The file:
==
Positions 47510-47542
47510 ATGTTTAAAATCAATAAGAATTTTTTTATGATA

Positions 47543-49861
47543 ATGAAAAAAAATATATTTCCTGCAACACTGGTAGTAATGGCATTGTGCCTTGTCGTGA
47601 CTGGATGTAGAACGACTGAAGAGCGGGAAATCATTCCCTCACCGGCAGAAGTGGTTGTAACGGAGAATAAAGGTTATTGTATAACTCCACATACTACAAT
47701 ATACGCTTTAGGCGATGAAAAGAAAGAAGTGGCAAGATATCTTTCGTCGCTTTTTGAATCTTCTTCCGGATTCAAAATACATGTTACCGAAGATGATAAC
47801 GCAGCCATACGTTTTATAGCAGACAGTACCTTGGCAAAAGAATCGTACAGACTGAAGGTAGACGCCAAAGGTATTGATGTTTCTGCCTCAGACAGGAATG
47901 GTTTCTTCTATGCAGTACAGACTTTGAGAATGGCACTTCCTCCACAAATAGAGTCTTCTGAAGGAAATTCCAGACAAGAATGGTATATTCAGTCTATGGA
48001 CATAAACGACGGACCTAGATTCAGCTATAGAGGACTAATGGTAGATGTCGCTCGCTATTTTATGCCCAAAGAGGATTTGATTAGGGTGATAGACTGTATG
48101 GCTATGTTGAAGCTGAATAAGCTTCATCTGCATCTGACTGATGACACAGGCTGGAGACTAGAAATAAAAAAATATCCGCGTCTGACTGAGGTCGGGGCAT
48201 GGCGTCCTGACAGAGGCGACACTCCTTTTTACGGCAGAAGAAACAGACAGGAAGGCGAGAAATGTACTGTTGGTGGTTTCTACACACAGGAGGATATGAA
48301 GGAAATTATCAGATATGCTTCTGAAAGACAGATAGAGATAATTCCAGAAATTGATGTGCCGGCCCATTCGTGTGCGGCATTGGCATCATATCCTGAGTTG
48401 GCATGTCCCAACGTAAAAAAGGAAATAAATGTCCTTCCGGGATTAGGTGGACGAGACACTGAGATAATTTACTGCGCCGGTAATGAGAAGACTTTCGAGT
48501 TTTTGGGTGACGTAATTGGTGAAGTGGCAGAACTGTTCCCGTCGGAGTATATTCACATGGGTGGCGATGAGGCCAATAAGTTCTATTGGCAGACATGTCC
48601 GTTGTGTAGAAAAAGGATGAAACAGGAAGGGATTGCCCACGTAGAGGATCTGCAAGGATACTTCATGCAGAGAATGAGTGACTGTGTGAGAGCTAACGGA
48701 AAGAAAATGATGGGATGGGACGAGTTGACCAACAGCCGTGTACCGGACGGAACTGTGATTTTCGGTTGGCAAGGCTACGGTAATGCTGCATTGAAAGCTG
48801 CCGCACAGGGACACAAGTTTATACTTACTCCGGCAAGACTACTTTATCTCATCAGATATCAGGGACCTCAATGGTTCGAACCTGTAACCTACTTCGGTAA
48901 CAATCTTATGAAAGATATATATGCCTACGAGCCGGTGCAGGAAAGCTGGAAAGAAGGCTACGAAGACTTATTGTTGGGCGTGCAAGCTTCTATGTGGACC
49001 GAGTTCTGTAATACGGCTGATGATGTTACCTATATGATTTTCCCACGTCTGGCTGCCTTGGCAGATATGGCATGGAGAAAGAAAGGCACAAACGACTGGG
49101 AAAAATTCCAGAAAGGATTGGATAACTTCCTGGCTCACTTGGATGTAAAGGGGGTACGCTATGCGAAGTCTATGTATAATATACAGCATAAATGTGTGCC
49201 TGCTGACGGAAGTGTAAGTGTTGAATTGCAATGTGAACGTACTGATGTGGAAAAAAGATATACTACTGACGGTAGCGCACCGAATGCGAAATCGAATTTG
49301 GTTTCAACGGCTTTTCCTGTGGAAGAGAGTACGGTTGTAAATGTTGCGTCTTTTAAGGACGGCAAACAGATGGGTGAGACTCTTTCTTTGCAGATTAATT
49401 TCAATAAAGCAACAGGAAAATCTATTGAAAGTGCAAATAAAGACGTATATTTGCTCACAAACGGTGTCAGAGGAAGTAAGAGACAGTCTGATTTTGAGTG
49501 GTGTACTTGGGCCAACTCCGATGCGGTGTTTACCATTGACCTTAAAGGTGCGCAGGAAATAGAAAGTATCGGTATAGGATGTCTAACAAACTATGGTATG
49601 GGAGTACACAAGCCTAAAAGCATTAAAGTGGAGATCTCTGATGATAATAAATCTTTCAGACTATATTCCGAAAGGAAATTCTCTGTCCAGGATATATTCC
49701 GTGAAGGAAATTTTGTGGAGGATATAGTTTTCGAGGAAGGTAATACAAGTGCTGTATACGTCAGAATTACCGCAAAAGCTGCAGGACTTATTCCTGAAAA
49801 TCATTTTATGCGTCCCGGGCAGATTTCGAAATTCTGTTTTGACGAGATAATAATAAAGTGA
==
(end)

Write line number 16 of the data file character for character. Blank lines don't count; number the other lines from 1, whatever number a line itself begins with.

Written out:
48701 AAGAAAATGATGGGATGGGACGAGTTGACCAACAGCCGTGTACCGGACGGAACTGTGATTTTCGGTTGGCAAGGCTACGGTAATGCTGCATTGAAAGCTG